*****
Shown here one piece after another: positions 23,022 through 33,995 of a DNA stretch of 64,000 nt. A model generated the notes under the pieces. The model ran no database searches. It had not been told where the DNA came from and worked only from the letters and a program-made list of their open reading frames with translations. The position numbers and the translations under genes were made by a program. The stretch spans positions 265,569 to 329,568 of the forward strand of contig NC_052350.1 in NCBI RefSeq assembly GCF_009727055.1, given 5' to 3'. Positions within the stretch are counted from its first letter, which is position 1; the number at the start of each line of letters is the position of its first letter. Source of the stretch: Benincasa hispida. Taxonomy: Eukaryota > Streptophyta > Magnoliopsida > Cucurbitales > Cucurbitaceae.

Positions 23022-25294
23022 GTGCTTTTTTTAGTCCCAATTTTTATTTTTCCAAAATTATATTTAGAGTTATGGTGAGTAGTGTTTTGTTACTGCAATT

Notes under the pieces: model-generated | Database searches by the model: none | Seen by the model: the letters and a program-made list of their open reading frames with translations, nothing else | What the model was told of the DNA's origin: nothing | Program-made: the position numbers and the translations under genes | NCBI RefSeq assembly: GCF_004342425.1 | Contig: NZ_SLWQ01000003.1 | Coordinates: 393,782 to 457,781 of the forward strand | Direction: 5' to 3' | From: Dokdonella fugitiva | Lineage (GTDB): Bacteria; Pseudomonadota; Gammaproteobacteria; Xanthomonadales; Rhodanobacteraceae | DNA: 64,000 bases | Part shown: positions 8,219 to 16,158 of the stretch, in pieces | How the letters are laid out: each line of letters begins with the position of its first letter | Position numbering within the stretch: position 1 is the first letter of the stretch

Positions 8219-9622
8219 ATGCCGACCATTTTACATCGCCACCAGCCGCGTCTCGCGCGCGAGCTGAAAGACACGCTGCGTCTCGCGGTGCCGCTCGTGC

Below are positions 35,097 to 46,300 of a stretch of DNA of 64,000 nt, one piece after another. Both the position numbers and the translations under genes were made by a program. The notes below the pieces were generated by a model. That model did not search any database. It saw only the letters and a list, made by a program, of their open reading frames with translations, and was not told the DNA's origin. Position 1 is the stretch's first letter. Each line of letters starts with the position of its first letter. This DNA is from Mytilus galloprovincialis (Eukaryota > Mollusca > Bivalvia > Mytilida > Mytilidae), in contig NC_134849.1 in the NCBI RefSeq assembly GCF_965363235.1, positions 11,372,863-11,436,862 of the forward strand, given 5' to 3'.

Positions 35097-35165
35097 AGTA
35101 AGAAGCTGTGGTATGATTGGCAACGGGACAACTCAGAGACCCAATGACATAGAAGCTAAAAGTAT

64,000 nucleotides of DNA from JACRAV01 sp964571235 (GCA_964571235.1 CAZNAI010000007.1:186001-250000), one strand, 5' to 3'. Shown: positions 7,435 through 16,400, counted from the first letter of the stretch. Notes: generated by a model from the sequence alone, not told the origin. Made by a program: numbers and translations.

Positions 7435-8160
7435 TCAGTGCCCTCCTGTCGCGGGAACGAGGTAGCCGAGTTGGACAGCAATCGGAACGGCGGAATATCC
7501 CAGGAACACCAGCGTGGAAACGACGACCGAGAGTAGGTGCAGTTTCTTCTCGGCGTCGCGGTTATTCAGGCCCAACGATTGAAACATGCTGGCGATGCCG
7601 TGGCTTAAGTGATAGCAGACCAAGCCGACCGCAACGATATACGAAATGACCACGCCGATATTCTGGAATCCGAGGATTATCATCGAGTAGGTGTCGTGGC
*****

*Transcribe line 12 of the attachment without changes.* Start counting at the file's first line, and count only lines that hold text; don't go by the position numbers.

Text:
Positions 7435-8160